Athens may just be considered to be among most enchanting and magical cities in the world. It is for this reason why many people from various parts of the globe put the city on their bucket list as a must-visit place.
Greece’s capital and largest city, Athens has been known to be where civilization was born; the birthplace of democracy and of the wise men in ancient times. Because the capital is where the most important civilization of ancient times flourished, Athens therefore holds some of the world’s marvelous and significant structures.
One of the famous faces of the city is the Acropolis of Athens. Europe’s most famous archaeological monument, the edifice, which is also referred to as the “Sacred Rock” is ancient Greek culture’s most significant reference point. The history and magnificence of the place have gotten itself a nomination to the 7 Wonders of the Modern World – and many have taken it as a favorite.
Athens, Greece offers tourists with many different interesting sights and experiences. Its old neighborhood’s present a coexistence of the city’s different eras. Its famous historic triangle which comprises Psyri, Thission, and Plaka, will put any visitor in awe with the wonderful and picturesque setting. Its old mansions, whether those that were well-preserved or those that have already worn out in time, will not fail to impress and interest everyone.
Athens is filled with neoclassical buildings that will impress even those who do not have knowledge in the field. Among the favorite architectural sights in the city include the National Library, the Archaeological Museum, and the Athens Academy. The streets of Patission, Athinas, Stadiou, and Panepistimiou are also surrounded with many interesting historical structures.
Beaches in Athens
Athens is not just about history and structures. The city is also home to a number of beaches that will delight the beach buffs. Outside the city limits are the coasts of Attaca peninsula where you can bask in the sun and the beaches of Athens. You can choose from private beaches but there are free and public beaches where you can spend some time getting some sunshine and way from the hectic life in urban Athens.
Some of the frequented beaches in the city and around Attica Peninsula are Varkiza, Kavouri, Vouliagmeni, and Glyfada. These beaches are located in the south suburbs of the city which makes them very accessible with public transportation.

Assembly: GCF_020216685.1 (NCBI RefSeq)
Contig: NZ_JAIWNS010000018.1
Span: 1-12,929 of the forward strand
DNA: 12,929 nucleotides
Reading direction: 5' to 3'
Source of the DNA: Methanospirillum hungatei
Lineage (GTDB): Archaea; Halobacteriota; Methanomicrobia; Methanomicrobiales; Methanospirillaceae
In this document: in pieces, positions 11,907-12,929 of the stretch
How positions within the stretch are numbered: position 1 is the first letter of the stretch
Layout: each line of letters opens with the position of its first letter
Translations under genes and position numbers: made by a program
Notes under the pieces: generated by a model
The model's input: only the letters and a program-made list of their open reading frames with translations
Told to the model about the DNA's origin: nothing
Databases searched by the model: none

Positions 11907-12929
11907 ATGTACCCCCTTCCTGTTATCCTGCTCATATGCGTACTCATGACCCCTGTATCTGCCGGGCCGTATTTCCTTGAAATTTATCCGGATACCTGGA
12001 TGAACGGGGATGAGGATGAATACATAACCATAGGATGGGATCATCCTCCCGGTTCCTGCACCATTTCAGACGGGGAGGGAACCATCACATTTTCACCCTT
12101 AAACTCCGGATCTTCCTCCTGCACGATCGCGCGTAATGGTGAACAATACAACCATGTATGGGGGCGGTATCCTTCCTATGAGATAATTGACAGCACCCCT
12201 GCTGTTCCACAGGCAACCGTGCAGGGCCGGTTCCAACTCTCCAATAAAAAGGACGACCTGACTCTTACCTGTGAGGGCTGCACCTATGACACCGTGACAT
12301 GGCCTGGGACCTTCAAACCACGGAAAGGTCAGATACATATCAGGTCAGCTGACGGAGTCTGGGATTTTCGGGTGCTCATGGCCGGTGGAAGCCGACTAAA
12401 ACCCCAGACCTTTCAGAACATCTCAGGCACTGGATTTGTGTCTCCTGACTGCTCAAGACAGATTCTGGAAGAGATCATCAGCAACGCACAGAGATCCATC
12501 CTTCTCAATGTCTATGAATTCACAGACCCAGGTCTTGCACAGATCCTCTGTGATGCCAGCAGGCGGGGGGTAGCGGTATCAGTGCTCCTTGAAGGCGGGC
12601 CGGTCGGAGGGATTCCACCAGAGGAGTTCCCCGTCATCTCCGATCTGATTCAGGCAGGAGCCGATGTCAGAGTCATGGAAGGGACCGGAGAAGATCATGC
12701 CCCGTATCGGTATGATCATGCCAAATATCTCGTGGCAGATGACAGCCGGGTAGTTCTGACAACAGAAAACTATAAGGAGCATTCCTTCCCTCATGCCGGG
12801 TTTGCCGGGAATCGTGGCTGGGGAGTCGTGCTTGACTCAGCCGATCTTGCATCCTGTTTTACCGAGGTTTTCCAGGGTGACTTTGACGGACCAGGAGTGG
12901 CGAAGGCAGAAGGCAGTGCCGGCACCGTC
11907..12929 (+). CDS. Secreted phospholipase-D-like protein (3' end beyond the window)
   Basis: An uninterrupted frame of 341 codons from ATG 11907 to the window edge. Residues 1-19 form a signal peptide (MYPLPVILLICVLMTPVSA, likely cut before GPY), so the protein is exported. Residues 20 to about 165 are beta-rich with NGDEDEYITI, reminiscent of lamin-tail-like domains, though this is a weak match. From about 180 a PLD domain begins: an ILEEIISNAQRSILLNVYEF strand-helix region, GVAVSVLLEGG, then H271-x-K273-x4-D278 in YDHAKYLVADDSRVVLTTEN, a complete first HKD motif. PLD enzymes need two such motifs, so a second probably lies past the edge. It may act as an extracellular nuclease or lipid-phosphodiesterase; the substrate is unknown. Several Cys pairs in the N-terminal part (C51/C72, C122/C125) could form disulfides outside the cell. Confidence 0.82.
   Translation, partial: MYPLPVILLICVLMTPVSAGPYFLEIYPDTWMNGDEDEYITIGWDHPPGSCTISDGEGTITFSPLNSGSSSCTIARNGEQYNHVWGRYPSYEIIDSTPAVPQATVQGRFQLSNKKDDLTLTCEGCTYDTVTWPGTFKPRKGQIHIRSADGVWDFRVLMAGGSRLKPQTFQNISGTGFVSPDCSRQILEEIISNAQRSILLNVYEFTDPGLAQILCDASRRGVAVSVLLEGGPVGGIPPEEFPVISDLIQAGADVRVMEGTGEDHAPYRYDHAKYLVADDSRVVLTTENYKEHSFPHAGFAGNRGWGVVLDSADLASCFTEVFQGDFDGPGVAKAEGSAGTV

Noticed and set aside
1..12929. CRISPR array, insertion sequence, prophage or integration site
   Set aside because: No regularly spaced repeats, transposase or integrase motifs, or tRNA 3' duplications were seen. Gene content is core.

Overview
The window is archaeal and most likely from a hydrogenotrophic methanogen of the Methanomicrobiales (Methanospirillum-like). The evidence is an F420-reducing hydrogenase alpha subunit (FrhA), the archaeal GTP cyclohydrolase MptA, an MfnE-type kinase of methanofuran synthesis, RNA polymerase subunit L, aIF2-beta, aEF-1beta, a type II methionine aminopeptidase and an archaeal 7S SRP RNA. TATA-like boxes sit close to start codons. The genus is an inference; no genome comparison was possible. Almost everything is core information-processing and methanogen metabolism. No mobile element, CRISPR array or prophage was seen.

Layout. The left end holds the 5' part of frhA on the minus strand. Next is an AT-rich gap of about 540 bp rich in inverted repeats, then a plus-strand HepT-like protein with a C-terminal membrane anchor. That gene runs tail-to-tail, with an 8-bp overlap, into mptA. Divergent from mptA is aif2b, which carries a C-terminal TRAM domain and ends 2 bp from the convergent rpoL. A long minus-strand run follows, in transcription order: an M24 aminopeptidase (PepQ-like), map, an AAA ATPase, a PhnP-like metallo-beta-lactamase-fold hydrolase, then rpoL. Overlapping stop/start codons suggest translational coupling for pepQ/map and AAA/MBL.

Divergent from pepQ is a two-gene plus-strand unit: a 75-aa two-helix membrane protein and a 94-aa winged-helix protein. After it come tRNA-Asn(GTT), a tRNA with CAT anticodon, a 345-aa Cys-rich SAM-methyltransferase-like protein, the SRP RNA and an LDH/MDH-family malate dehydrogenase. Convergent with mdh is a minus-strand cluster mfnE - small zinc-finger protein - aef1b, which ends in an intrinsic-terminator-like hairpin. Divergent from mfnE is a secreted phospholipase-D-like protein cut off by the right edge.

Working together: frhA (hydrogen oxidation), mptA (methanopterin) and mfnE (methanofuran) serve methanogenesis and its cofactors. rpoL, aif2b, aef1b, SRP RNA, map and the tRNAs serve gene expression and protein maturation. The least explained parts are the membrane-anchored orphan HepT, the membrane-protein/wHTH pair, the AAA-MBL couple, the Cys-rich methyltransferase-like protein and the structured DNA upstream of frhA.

Transportation in Athens
Speaking of public transportation, this Greek capital boasts of a very good transport services. Tourists can take on trolley tram, metro, bus, and taxi at reasonable prices. What makes exploring the city better is that because most sights are not far from each other, travelling on foot is very much recommended. With the many sights and attractions in the city, one should make it a point to visit Athens longer.
City Guide to Athens
If you are a fan of Greek mythology, you might have noticed the city’s name’s resemblance to that of the goddess of wisdom, Athena. An etiological myth explains that the city got its name the Athenians chose the goddess over the god of the sea, Poseidon. The two were said to have competed with each other to become the patron of the city.
Poseidon produced salt water spring for the people, while Athena made the olive tree to symbolize peace and prosperity. Because it was the olive tree that the Athenians accepted, Athena became their patron and had the city’s name in her honor.
Athens is basically surrounded with mountains. On its east is Mount Hmettus, Mount Penteli on its northeast, Mount Aegaleo to the west, and Mount Parnitha to the north. Of this four, the last is the tallest and is also recognized as a national park.
Athens is known to have a subtropical Mediterranean climate. It receives annual precipitation just enough to avoid being classified under the semi-arid climate. A dominant feature of the city’s climate though is the alternation of its warm and dry summers and wet yet mild winters (perfect for a vacation getaway!).
Travelling to Athens may sound to be very, very exciting. It is. But it isn’t that easy, especially for first timers. For one, English is not the main language in the city. Second, Greece has a pretty different culture as compared to other European cities. Thus, before packing your suitcase and booking that flight to the capital of Greece, reading some city guide will come very handy.
Getting a good map and informative pamphlets is important when visiting Athens, particularly for those who intend to travel the city without getting the service of tour guides. Independent travelers can make their way to Athens by first dropping by the information desk of the Greek National Tourist Organization. There, tourists will not only get pamphlets and maps, they will also be provided with accommodation list, ferry boat schedules, and useful numbers among others. The best thing about all these is that these services are all provided to tourists for FREE!